All in the Family

Dawan Landry | New York Jets

After watching their Pro Bowl safety LaRon Landry walk out the door during free agency, the New York Jets are keeping it all in the family in order to revitalize Rex Ryan's once-vaunted defense.

Out with the old and in with the new, except in this case the Jets opted for the old. The New York Jets lost safety LaRon Landry to free agency this offseason and replaced him with older brother Dawan Landry.

Dawan, 30, is the older brother of LaRon, 28, who signed a contract to play with the Indianapolis Colts this offseason.

Dawan has been a starting safety for the entirety of his career but started his collegiate career redshirting as a quarterback at Georgia Tech after an incredibly accomplished quarterback career in high school.

"It helped me out with my transition from offense to defense," said Landry, via the newyorkjets.com. "It helped me get inside the mind of the offensive coordinator and helped me understand the receivers routes better."

The switch to the safety position seemed to be a smart move on the part of Landry as he eclipsed 250 tackles during his tenure at college, eventually earning a spot on the Baltimore Ravens after being drafted in the 5th round.

Once drafted, he was thrust into the starting role opposite of Ed Reed. In his rookie season, Landry compiled 69 tackles, three sacks, five interceptions, and a touchdown, which was good enough to earn a spot on the All-Rookie team of several different writing publications. His sophomore season was just as successful as he would go on to place third on the team for tackles with 82.

His rookie campaign would be the first of three seasons under Ravens defensive coordinator Rex Ryan, the current Jets head coach. The relationship was the standard for Ryan and his defensive players: full of love.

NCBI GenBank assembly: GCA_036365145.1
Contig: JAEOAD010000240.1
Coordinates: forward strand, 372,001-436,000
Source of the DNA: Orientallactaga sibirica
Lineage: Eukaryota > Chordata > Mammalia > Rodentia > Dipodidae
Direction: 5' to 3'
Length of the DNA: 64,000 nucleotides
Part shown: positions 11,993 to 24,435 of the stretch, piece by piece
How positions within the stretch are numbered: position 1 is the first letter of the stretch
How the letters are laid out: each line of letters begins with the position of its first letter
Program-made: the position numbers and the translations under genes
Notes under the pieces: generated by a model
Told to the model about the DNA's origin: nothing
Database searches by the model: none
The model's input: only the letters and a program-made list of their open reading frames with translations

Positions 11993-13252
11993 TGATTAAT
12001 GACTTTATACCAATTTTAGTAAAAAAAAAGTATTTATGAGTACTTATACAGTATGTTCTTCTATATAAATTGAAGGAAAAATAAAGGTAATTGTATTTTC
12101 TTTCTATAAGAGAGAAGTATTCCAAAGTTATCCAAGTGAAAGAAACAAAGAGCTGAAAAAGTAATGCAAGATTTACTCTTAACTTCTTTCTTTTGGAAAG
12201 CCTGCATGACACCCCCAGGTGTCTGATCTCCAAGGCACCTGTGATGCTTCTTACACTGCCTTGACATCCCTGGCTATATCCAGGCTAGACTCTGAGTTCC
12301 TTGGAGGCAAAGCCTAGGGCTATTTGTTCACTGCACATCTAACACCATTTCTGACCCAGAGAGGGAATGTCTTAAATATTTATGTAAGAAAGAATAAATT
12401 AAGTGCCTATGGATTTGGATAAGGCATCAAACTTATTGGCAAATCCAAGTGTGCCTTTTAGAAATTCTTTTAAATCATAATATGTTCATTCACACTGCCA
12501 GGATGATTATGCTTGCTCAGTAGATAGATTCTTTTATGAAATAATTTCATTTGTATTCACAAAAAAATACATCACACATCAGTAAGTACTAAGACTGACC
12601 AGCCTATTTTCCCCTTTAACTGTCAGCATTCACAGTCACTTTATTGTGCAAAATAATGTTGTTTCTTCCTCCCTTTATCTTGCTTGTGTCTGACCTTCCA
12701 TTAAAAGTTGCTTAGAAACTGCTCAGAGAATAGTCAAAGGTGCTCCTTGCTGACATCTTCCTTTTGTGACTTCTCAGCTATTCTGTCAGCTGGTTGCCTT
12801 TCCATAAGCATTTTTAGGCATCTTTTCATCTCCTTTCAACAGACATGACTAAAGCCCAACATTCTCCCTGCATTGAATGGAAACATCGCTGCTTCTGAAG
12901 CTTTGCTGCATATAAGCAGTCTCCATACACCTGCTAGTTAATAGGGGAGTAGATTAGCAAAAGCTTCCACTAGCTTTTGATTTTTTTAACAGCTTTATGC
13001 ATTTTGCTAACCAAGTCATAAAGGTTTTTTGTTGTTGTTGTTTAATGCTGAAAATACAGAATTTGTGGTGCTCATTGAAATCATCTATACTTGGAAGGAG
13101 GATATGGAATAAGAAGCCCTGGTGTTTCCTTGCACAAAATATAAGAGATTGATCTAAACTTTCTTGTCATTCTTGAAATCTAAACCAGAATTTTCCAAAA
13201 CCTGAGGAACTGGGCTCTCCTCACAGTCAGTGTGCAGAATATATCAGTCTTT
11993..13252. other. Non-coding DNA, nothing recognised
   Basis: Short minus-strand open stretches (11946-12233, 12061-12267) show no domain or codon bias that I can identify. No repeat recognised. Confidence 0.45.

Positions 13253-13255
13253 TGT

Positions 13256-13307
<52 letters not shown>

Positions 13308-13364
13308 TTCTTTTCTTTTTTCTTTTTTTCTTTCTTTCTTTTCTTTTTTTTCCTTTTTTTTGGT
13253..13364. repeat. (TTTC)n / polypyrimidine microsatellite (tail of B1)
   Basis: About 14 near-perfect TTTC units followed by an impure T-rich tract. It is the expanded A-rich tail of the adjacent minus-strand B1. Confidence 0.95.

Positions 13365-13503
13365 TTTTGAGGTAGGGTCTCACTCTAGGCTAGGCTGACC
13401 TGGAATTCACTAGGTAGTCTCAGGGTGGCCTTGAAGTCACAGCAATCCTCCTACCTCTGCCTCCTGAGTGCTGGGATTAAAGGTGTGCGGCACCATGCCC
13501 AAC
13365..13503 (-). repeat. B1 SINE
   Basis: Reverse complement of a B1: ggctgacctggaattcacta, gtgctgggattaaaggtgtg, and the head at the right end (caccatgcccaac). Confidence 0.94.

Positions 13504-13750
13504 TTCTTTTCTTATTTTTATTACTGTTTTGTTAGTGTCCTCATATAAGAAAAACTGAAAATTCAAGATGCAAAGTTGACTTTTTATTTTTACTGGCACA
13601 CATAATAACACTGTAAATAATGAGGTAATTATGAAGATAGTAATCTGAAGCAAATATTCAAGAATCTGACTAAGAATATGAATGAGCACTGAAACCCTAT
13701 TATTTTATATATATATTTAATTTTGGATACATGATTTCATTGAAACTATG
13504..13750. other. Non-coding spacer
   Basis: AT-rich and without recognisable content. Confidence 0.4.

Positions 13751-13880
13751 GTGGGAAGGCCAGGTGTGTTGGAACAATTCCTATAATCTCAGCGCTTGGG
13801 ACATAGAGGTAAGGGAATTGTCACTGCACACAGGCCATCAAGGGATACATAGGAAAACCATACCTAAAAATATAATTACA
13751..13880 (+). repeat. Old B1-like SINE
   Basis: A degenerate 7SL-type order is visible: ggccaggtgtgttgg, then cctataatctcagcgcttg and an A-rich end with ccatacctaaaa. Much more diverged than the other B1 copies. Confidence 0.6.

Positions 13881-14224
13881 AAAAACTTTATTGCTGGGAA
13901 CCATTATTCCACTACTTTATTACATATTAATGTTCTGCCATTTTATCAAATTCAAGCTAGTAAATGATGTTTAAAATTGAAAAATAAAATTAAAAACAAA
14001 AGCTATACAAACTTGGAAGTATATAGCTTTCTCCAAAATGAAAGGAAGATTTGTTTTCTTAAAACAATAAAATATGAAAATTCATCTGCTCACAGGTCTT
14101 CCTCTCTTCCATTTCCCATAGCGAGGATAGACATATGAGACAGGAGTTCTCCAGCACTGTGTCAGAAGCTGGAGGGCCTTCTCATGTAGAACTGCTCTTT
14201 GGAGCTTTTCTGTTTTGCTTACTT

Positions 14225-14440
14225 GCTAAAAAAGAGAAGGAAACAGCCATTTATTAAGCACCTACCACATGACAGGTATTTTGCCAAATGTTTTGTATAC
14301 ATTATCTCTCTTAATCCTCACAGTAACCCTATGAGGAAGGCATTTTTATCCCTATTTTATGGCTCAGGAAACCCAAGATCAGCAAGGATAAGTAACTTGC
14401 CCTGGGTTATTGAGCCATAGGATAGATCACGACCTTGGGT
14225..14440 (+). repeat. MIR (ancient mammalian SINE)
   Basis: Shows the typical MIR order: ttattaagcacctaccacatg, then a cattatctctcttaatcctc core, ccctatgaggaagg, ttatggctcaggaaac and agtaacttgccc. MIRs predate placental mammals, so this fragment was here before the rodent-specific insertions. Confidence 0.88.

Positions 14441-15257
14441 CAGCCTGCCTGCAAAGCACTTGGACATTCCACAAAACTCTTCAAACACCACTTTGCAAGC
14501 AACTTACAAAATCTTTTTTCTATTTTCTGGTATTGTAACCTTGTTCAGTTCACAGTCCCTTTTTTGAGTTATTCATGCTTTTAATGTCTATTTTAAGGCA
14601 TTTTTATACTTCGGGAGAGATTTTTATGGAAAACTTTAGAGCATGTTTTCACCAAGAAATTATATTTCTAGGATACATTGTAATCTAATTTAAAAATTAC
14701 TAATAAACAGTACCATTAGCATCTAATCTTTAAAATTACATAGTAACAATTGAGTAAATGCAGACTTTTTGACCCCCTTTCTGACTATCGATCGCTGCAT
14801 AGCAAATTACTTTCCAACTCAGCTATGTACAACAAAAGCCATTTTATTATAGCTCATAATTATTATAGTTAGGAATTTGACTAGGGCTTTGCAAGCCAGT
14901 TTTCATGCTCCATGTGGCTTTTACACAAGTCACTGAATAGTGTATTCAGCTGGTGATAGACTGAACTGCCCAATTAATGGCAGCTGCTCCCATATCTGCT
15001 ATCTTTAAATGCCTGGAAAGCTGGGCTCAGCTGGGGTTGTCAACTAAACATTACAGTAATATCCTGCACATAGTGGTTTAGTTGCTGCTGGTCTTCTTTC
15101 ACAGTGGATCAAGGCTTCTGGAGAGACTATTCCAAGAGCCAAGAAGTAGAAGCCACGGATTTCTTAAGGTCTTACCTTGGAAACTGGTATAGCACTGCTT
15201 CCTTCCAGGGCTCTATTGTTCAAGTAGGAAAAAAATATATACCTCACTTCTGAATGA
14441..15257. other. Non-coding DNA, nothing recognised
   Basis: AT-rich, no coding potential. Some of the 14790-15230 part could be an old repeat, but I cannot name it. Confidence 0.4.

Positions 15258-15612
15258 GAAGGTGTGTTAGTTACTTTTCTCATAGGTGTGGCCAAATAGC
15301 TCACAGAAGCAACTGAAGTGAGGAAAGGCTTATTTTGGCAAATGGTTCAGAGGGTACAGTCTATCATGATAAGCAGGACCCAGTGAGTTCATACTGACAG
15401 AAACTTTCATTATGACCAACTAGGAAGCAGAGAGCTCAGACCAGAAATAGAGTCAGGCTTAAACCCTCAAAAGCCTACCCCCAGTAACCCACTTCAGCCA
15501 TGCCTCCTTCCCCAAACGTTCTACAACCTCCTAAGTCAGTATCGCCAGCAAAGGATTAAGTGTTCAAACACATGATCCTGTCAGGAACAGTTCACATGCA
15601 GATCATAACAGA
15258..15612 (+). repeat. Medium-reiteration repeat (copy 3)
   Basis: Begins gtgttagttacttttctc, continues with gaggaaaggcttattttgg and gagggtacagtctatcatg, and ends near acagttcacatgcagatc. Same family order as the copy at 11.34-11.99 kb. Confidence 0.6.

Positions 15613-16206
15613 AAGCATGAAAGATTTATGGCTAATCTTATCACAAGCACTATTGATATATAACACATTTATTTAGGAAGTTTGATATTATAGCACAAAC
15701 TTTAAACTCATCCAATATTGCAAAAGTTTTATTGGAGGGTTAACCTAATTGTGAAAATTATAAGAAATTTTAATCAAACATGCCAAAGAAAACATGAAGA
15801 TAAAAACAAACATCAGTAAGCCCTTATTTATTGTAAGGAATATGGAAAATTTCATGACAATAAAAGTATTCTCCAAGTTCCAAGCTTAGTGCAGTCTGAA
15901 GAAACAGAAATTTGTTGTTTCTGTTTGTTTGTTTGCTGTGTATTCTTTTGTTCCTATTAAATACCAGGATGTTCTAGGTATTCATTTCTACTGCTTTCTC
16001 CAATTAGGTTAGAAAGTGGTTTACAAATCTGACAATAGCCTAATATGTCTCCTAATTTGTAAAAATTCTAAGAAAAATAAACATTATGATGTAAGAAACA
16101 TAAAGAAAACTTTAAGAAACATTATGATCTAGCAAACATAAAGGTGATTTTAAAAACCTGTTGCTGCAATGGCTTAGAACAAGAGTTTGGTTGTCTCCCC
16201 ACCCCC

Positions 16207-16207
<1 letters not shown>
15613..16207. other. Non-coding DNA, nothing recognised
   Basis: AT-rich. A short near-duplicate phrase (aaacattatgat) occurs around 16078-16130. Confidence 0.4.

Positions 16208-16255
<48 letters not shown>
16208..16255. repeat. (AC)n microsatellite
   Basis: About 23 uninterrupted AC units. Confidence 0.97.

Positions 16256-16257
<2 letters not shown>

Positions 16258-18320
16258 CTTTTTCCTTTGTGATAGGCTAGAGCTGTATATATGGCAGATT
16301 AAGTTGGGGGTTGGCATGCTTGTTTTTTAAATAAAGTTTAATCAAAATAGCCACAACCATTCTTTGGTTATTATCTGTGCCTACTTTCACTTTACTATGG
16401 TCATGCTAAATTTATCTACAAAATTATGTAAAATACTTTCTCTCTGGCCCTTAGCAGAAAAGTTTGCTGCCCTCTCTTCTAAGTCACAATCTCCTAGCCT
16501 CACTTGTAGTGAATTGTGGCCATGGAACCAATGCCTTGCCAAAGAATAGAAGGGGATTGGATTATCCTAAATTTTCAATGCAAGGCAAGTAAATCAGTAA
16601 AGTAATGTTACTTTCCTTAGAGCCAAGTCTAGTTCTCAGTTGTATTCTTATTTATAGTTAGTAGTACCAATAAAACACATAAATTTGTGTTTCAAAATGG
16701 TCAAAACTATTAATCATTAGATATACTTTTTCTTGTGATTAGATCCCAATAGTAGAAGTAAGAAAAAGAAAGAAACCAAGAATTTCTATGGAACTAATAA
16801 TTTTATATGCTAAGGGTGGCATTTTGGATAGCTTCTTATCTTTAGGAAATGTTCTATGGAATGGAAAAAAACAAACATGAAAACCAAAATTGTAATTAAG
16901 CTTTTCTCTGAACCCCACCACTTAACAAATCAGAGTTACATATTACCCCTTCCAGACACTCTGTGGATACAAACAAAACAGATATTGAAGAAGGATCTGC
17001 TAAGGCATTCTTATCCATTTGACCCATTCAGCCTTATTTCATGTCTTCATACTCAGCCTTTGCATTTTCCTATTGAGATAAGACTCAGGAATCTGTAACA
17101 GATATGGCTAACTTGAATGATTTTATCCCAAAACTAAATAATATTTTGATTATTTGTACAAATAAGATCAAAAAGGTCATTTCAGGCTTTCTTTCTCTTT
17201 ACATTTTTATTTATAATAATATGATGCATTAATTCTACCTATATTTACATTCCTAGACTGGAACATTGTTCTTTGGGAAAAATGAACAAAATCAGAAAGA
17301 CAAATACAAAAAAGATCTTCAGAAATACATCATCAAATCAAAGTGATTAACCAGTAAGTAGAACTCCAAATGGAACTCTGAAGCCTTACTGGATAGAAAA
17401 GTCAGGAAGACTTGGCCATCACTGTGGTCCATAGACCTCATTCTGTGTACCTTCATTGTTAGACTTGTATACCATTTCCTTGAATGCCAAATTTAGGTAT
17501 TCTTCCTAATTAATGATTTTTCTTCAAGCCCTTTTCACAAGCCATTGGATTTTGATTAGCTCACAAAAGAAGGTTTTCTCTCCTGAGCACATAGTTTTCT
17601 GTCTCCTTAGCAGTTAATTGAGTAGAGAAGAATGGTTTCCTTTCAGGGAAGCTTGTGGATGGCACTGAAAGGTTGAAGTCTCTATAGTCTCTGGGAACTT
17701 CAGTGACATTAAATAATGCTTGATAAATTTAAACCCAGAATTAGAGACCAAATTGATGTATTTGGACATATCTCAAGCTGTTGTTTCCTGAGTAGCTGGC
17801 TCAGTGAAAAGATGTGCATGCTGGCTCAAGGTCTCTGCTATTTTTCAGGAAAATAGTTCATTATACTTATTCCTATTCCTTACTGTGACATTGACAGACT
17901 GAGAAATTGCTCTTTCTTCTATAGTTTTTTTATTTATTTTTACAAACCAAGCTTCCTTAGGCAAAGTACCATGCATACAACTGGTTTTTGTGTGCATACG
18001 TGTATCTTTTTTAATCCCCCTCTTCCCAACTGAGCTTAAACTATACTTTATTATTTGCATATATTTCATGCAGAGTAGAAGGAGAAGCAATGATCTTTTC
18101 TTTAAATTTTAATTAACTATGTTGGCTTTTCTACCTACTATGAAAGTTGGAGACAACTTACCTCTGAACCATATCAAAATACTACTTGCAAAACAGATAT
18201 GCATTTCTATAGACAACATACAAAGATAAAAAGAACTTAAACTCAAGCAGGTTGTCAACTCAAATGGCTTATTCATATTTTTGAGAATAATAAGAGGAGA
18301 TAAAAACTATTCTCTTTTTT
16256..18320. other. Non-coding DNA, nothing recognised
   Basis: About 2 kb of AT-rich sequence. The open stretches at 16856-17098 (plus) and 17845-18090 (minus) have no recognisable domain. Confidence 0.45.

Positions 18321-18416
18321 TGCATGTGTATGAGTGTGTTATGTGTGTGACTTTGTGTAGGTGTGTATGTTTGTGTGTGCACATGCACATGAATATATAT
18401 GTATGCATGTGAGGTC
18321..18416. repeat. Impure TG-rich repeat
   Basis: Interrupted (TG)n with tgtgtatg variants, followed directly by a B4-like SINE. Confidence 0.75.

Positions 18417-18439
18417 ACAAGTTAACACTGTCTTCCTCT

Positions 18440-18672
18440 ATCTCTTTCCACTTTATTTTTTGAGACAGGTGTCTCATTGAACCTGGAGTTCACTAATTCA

"He's one of my favorite coaches, I loved him," said Landry. "I've been on the outside looking in for a little bit so it's nice to finally be back in it."

His third season was marred by a spinal concussion injury he received in a game from running back Jamal Lewis, he would go on to miss the remainder of the season, eventually being replaced by Jim Leonhard.

He came back from the injury with a vengeance in 2009 with 89 tackles and four interceptions. The comeback season would attract interest from Ryan and the New York Jets that offseason, but the steep tender compensation didn't allow the Jets to acquire him.

After playing that season for the Ravens, Landry would go on to sign a five-year contract with the Jaguars. Landry would post similar tackle totals in his first two years in Jacksonville before the Jaguars decided to part ways with the safety to gain salary relief and open up a spot for the younger players.

Landry's familiarity with Ryan's defense is crucial especially to a secondary that may have only one returning starter this upcoming season. Landry isn't much of a presence in the passing game but provides great tackling ability inside the box. He will add to a Jets' rush defense that ranked 15th last year. Landry has constantly pointed to his veteran leadership as one of his greatest attributes, and it will counted on heavily this year for a young defense looking for guidance and direction.

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